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Supreme Court denies HomeServices’ petition in commission suit

HomeServices asked the top court to hear its argument that the Eighth Circuit wrongly rejected arbitration agreements with unnamed class members in the Sitzer/Burnett suit

The U.S. Supreme Court has denied HomeServices of America’s request to hear its argument that the Eighth Circuit Court of Appeals wrongly rejected arbitration agreements with unnamed class members in the Sitzer/Burnett commission lawsuit, according to a court docket entry on Monday.

In a writ of certiorari filed in early February, HomeServices told the Supreme Court that each of its client contracts state that the “signatories can arbitrate any claim or dispute arising out of the contract.” The plaintiffs who signed the contract, however, sued a non-signatory parent company of the signatory brokerages, which “asserted liability based on the non-signatory’s relationship with its subsidiary.” Due to this, HomeServices said it sought to compel arbitration to determine whether the plaintiffs’ claims are able to be settled.

“The Federal Arbitration Act (“FAA”) requires courts to enforce arbitration agreements ‘according to their terms,’ including agreements that require arbitration of ‘gateway questions’ concerning whether a particular claim must be arbitrated,” the filing states.

HomeServices claims that the Eighth Circuit violated this principle “when it decided for itself whether the plaintiffs’ antitrust claims against HomeServices are subject to arbitration. There is no dispute that the plaintiffs agreed to contracts that include mandatory arbitration provisions. Those contracts require the arbitrator, not the court, to resolve disputes about the ‘interpretation’ and ‘enforcement’ of the contracts.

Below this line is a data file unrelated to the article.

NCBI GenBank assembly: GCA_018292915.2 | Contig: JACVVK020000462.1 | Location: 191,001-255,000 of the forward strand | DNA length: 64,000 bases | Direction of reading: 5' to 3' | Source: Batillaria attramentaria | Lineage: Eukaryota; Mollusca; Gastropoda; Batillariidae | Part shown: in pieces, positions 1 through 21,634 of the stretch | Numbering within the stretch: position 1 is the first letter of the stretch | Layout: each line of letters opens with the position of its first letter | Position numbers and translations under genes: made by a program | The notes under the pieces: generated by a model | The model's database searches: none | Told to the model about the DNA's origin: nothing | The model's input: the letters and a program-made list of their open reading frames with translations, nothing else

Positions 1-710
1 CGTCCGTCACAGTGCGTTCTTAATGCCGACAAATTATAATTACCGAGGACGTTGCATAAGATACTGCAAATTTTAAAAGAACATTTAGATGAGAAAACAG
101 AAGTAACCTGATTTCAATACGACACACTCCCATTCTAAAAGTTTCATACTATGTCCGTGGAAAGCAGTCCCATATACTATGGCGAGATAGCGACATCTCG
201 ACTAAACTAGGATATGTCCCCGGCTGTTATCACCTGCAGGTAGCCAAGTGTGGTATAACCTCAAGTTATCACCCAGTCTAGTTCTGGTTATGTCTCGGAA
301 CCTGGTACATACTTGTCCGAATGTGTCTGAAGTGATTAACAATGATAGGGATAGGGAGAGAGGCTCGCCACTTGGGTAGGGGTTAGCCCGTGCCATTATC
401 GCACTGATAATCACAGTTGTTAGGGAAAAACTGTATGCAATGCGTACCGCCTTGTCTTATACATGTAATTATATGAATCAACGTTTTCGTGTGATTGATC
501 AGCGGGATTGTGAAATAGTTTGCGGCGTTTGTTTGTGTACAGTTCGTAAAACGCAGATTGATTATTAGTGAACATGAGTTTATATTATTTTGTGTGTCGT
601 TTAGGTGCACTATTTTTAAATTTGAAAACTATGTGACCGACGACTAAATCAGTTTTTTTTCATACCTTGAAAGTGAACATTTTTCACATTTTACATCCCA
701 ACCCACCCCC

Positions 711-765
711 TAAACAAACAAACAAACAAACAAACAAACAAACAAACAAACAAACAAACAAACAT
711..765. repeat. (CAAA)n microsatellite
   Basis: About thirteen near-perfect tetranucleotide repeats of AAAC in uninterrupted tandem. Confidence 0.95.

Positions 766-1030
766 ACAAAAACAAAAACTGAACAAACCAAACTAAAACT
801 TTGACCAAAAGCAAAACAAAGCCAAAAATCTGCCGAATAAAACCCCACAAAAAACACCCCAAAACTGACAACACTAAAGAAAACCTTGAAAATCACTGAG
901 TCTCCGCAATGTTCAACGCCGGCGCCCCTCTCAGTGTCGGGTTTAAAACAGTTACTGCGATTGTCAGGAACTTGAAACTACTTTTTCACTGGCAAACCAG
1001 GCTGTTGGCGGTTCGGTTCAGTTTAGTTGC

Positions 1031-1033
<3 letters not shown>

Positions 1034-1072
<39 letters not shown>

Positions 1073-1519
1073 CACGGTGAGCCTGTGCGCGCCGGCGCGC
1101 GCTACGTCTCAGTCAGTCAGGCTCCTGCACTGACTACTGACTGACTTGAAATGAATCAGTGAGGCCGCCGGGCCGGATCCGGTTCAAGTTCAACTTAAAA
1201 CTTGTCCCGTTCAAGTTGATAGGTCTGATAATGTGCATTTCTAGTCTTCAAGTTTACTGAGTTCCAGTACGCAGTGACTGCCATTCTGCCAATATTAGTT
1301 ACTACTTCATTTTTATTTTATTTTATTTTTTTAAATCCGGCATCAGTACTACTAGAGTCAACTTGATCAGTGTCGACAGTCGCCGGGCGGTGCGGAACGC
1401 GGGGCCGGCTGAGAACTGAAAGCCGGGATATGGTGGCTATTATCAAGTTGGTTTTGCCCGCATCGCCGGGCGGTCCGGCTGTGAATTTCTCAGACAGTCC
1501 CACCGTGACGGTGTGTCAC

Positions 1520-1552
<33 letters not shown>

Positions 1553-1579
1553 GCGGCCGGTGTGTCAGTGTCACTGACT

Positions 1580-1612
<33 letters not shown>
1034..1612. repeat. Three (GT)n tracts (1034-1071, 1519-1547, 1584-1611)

“But rather than enforce those provisions by ordering arbitration, the Eighth Circuit interpreted the terms of the contracts under state law and concluded that the contracts did not require the plaintiffs to arbitrate claims against HomeServices, the indirect parent of the real-estate brokerages that signed arbitration agreements with the plaintiffs.”

Under Missouri state law, HomeServices of America would have needed to have been named as a third-party beneficiary on the client contracts. Since it was not, HomeServices is unable to compel arbitration, the brokerage argued. HomeServices first filed its motion to compel arbitration in March 2020, less than a year after the lawsuit was originally filed.  

HomeServices called the Eighth Circuit’s approach “misguided,“ arguing in its filing that the decision should be reversed. The Supreme Court, however, did not agree. The runner entered into the court docket did not note why the Supreme Court denied this petition.

In an emailed statement, Chris Kelly, an executive vice president at HomeServices, said the firm will continue to explore its options to further litigate the case.

“While we firmly believed the arbitration issue we raised through our petition to the Supreme Court was an important matter, given the conflicting interpretation of the Federal Arbitration Act at the circuit court level, we certainly understood the odds and the very limited number of cases the Supreme Court selects each session,“ Kelly said.

“This represented just one of many paths we believed were important to pursue, and we continue to aggressively pursue a resolution of our involvement in the underlying litigation.“

In late October 2023, a Missouri jury found HomeServices of America, as well as Keller Williams and the National Association of Realtors, liable for colluding to artificially inflate real estate agent commissions. Keller Williams and NAR have since settled the suit, joining RE/MAX and Anywhere, which were also named as defendants but settled prior to the start of the trial. 

Earlier this week, Judge Stephen Bough, who is overseeing the Sitzer/Burnett suit, denied the plaintiffs‘ motion for entry of judgment against HomeServices of America.

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